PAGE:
Want the news summarized?
Subscribe to The Morning Report.
Wednesday, April 19, 2006 | Editorial
During the presentation of his first budget proposal to the City Council on Monday, Mayor Jerry Sanders challenged those who question his ambitious $674 million borrowing plan and budget to not “just say no.”
“Don’t raise roadblocks just for sport,” he said.
While there may be some who intend to engage in sport like that, it’s fair to say that objections to the mayor’s plan have so far come, and will continue to come, from those who sincerely think he is on the wrong track.
There are thoughtful people who believe that San Diego faces hard yet simple decisions about whether to raise taxes – and if not, whether city government is nearing insolvency. The mayor has presented a different path, one that was initiated by his predecessor. Some have expressed reservations about it.
These criticisms should not be written off, nor the critics discouraged from participating. If there’s one lesson in the city’s recent history, it’s that creating a culture of quiet acquiescence will produce little more than bad decisions.
Let’s debate. People should be able to argue passionately without worrying that they’ll be branded as either unquestioning followers of the mayor or, on the other side, stubborn close-minded political opponents. We envision a city where the gloves come off when we talk about policy and, while personal attacks are squelched, passionate and uncomfortable debates about crucial decisions like these are common.
During his campaign and his first few months in office, the new mayor stressed the value of that civic discussion. He has an opportunity to depart from a culture created by previous leaders who decided they couldn’t get their job done through open debate. They refused to consider the words of those with different views and instead attempted to marginalize dissidents as a rogue bunch with suspicious motives.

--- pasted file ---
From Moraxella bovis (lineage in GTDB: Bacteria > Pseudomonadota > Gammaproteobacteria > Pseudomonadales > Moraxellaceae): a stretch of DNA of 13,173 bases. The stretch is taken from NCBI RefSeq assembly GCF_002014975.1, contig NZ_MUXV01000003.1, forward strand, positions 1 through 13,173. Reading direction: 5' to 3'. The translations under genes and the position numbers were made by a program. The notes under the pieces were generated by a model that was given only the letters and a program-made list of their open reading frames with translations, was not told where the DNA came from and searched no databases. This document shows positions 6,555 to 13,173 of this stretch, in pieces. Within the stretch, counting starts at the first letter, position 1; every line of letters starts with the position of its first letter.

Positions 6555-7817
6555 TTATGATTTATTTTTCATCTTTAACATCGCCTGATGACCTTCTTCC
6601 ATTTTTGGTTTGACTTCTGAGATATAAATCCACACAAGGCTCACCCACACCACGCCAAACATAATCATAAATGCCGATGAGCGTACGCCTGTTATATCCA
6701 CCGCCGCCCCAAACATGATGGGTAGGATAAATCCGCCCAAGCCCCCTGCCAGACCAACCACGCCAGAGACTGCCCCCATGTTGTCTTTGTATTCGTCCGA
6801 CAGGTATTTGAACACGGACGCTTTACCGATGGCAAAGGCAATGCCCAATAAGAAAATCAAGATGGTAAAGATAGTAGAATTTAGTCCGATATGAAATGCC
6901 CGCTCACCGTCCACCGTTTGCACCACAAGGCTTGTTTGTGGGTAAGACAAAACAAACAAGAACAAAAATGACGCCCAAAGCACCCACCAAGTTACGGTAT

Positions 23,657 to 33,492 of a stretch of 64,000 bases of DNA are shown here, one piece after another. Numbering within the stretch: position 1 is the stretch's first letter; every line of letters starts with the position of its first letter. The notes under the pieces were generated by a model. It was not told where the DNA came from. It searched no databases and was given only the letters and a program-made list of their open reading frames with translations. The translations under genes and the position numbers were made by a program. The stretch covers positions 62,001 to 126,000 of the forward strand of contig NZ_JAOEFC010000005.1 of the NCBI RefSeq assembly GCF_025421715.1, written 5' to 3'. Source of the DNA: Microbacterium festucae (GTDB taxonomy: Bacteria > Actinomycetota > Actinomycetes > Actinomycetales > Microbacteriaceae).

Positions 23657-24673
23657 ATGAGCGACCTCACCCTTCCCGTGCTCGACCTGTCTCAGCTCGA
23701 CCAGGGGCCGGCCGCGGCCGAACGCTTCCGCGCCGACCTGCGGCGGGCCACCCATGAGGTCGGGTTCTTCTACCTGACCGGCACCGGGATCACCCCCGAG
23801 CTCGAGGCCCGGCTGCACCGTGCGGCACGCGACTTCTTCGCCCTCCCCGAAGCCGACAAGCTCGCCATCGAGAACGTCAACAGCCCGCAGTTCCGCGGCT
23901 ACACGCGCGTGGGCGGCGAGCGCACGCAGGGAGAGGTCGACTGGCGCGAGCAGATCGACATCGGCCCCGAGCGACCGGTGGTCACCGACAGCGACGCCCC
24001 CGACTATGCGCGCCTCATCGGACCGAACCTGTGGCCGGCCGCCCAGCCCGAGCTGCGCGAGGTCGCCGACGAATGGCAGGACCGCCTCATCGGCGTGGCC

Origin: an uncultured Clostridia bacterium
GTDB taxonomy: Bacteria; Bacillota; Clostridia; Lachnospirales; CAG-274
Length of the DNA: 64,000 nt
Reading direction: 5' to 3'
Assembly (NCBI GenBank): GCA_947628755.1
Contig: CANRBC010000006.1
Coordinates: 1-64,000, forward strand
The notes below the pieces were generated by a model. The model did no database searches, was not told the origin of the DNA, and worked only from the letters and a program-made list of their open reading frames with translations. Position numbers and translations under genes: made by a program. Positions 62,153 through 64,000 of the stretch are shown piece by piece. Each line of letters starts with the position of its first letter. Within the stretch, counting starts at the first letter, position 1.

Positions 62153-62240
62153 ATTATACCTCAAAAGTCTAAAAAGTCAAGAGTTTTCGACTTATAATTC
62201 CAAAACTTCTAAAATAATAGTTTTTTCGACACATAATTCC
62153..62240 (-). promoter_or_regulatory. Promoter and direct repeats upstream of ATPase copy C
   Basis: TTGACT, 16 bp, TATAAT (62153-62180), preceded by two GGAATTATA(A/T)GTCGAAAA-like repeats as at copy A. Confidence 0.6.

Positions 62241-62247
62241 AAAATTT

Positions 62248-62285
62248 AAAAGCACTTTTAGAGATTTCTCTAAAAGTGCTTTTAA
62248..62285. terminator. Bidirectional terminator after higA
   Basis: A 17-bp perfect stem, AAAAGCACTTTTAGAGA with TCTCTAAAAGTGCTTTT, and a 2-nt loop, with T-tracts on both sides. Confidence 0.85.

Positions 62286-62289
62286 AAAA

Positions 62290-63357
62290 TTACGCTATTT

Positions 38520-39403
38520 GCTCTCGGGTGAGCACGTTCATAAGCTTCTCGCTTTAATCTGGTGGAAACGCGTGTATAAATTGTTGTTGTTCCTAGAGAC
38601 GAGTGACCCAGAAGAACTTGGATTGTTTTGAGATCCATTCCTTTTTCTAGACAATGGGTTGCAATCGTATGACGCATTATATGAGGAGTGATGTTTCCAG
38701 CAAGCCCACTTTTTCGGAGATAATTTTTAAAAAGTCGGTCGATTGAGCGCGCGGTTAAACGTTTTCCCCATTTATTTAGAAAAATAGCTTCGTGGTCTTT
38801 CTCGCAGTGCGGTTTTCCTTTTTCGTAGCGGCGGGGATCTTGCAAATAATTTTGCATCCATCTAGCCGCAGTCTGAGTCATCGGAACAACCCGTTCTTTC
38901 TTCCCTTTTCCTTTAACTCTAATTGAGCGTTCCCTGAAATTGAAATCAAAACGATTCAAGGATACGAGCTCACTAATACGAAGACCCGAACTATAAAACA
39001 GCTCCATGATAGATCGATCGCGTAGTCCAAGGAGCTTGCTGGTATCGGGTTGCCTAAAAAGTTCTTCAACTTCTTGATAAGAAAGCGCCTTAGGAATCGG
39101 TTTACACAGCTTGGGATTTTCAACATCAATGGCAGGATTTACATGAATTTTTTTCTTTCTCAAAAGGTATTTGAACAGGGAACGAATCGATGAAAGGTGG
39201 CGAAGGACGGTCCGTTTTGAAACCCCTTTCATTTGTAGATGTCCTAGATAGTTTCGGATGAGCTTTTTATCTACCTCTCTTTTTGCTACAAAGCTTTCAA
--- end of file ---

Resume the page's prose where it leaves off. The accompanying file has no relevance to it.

The mayor did not create the problems he has now accepted the mandate to solve. We know that. And as he said Monday, the financial debts City Hall faces will not simply fade away no matter how much we may wish they will.
Whether borrowing hundreds of millions of dollars from Wall Street is a solution or merely a delay of the pain the city faces is a question for which several people have several different answers. Let’s hear them all.
The mayor’s job is not easy and he is clearly proposing a plan to take what he thinks is the best route to fiscal recovery. We commend him for his effort and for the long hours he and his staff have spent developing the roadmap. His proposed budget directs much-needed funds to a crumbling infrastructure and to various public-safety needs. But the budget has inherent risks, which he told the City Council he expects them to consider.
We encourage more than polite considerations. An unforgiving criticism of a person’s proposal is not, by default, a personal attack on that person. And only by hearing the harshest critiques of Sanders’ plan and judging them on their merits will this community decide if it is, indeed, the right one.
He should welcome the challenge and engage in the discussion – if only for the sport of it.